Search Images Maps Play YouTube News Gmail Drive More »
Sign in
Screen reader users: click this link for accessible mode. Accessible mode has the same essential features but works better with your reader.

Patents

  1. Advanced Patent Search
Publication numberUS6393033 B1
Publication typeGrant
Application numberUS 09/128,263
Publication dateMay 21, 2002
Filing dateAug 3, 1998
Priority dateAug 3, 1998
Fee statusPaid
Publication number09128263, 128263, US 6393033 B1, US 6393033B1, US-B1-6393033, US6393033 B1, US6393033B1
InventorsErnest Earl Woodward, Ali Elahi, Jeffrey Martin Harris
Original AssigneeMotorola, Inc.
Export CitationBiBTeX, EndNote, RefMan
External Links: USPTO, USPTO Assignment, Espacenet
Method and apparatus for encapsulating ISDN data in a broadband network
US 6393033 B1
Abstract
A system for encapsulating data into data packets to be transmitted through a broadband communications system includes a first B channel buffer (112), a second B channel buffer (114), a D channel buffer (116), a controller (118), and a packet buffer (110). The controller (118) receives 2B+D data on an ISDN line and reformats the data through the use of the buffers so that the resulting packet (50) includes a repeating pattern of 4 bytes of B1 data, 4 bytes of B2 data, and 1 byte of D data. Each packet preferably includes 11 sets of the repeating pattern for a total of 99 bytes of ISDN data in a packet.
Images(5)
Previous page
Next page
Claims(20)
What is claimed is:
1. A method of encapsulating ISDN data into a payload field of a data packet, where the ISDN data arrives as a first B channel, a second B channel, and a D channel, all time-multiplexed onto a single physical channel, said method comprising the steps of:
(a) receiving 4 bits of first B channel data from the single physical channel and inserting them in the payload field of the data packet, receiving 4 bits of second B channel data from the single physical channel and inserting them in the payload field of the data packet, and receiving 1 bit of D channel data from the single physical channel and inserting it in the payload field of the data packet;
(b) repeating step (a) 7 times to yield 4 bytes of first B channel data, 4 bytes of second B channel data, and 1 byte of D channel data in the payload field of the data packet; and
wherein the data is arranged in the payload field of the data packet such that a pattern exists which comprises 4 bytes of first B channel data, 4 bytes of second B channel data, and 1 byte of D channel data.
2. The method of claim 1 further comprising the step of repeating steps (a) and (b) 14 times to yield 126 bytes of ISDN data in the payload field of the packet, wherein the ISDN data is arranged in the payload field of the packet such that a repeating pattern exists which comprises 4 bytes of first B channel data, 4 bytes of second B channel data, and 1 byte of D channel data.
3. The method of claim 2 wherein the payload field of the packet comprises 128 bytes.
4. The method of claim 1 wherein the payload field of the packet comprises 106 bytes.
5. An apparatus for encapsulating ISDN data in a payload field of a packet, said apparatus comprising:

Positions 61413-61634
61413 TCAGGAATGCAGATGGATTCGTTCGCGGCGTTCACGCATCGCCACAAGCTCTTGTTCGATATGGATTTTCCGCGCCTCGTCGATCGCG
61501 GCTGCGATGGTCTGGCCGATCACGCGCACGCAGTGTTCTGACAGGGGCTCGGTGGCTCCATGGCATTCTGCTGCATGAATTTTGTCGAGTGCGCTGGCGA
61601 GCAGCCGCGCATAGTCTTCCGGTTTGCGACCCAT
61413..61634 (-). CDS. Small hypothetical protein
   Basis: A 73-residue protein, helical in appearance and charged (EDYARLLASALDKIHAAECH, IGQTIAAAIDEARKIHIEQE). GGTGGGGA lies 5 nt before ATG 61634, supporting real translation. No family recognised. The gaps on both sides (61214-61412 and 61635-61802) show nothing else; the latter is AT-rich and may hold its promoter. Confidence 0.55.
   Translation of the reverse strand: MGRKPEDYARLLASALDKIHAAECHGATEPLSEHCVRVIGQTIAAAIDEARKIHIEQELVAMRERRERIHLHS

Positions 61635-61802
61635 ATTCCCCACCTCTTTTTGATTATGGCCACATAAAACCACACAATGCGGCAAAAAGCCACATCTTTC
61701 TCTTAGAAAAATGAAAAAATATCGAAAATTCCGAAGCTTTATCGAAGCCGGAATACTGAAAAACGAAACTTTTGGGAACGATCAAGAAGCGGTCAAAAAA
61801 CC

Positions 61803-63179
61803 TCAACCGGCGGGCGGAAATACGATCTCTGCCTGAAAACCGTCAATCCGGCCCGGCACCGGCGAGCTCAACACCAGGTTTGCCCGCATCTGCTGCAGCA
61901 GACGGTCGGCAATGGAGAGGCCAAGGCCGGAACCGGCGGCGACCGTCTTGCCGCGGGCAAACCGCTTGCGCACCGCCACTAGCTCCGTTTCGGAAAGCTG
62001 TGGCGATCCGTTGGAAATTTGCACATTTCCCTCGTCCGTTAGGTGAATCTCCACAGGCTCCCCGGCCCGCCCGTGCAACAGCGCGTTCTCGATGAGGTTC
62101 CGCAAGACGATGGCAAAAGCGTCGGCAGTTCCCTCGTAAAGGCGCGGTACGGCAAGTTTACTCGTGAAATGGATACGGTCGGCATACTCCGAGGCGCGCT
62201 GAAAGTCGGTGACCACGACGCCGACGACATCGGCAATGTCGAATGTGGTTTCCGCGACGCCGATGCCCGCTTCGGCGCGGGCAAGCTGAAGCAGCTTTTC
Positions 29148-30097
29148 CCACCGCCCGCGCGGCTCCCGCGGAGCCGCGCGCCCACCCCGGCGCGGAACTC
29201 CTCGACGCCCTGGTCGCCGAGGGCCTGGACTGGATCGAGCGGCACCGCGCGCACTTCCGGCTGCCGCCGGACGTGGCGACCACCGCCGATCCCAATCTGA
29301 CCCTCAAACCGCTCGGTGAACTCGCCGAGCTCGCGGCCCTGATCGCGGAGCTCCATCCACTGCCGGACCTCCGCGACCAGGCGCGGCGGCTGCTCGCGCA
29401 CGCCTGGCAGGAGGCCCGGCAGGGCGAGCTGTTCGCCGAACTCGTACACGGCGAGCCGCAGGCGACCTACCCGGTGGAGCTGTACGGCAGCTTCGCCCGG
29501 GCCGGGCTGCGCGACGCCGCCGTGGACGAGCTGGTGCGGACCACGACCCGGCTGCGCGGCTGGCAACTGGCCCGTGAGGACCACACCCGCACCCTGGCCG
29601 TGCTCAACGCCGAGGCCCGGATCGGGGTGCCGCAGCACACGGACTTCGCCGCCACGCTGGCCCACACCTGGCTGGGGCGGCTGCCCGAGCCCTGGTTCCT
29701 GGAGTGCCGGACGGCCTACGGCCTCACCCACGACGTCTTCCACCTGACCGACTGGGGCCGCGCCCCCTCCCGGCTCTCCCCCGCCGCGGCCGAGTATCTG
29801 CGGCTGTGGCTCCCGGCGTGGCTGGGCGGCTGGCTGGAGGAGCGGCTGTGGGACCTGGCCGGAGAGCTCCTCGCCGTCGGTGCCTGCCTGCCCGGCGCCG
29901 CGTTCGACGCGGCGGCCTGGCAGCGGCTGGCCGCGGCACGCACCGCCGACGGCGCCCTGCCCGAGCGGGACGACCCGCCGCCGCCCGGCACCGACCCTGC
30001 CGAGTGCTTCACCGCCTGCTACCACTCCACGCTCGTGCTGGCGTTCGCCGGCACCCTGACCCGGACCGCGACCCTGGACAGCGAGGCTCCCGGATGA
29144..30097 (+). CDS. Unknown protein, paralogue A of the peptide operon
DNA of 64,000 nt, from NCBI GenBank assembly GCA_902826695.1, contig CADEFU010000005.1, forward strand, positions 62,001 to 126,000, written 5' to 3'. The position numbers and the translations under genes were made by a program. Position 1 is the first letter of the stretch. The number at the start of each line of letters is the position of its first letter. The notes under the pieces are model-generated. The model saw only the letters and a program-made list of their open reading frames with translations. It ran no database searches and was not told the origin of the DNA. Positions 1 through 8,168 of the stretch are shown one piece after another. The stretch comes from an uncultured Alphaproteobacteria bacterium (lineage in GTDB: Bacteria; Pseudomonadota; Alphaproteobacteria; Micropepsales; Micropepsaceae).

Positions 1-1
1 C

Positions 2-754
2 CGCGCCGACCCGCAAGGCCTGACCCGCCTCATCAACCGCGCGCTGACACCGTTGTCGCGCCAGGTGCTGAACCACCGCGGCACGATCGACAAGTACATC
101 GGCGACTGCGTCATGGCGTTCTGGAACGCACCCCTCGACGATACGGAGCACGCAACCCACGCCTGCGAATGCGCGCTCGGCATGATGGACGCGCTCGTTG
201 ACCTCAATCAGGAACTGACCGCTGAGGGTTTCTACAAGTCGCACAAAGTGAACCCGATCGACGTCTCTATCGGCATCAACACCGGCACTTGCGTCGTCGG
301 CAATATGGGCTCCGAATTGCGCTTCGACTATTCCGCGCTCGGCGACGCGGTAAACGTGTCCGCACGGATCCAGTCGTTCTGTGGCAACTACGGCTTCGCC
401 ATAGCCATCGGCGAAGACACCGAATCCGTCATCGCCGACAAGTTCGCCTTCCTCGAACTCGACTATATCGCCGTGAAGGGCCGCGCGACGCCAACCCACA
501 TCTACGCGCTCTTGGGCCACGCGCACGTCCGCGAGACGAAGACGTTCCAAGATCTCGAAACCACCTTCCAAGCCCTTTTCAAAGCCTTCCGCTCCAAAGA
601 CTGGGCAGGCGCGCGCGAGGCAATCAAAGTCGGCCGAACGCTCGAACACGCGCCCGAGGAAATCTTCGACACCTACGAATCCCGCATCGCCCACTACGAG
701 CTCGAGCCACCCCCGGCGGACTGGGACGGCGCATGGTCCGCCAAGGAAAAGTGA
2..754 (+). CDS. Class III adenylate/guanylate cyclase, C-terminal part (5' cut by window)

an input and an output;
a first B channel buffer responsive to a first set of control signals, for storing first B channel data received from the input;
a second B channel buffer responsive to a second set of control signals, for storing second B channel data from the input;
a D channel buffer responsive to a third set of control signals, for storing D channel data received from the input;
a packet buffer which includes a payload field, wherein the packet buffer is responsive to a fourth set of control signals, and the payload field receives first B channel data from the first B channel buffer, second B channel data from the second B channel buffer, and D channel data from the D channel buffer, and sends completed packets to the output; and
a controller responsive to the input, wherein the controller produces the first through fourth sets of control signals, and causes the ISDN data to be arranged in the payload field of the packet buffer such that a repeating pattern exists which comprises 4 bytes of first B channel data, 4 bytes of second B channel data, and 1 byte of D channel data.
6. The apparatus of claim 5 wherein the repeating pattern includes 99 bytes of ISDN data in the payload field of the packet buffer, wherein the ISDN data in the payload field of the packet buffer is arranged in 11 sets of: 4 bytes of first B channel data, 4 bytes of second B channel data, and 1 byte of D channel data.
7. The apparatus of claim 6 wherein the payload field of the packet buffer comprises 106 bytes.
8. The apparatus of claim 5 wherein the repeating pattern includes 126 bytes of ISDN data in the payload field of the packet buffer, wherein the ISDN data in the payload field of the packet buffer is arranged in 14 sets of: 4 bytes of first B channel data, 4 bytes of second B channel data, and 1 byte of D channel data.
9. The apparatus of claim 8 wherein the payload field of the packet buffer comprises 128 bytes.
10. The apparatus of claim 5 wherein the payload field of the packet buffer comprises 106 bytes.
11. The apparatus of claim 5 wherein the controller in included within a digital processor.
12. The apparatus of claim 11 wherein the first B channel buffer, the second B channel buffer, and the D channel buffer are included within the digital processor.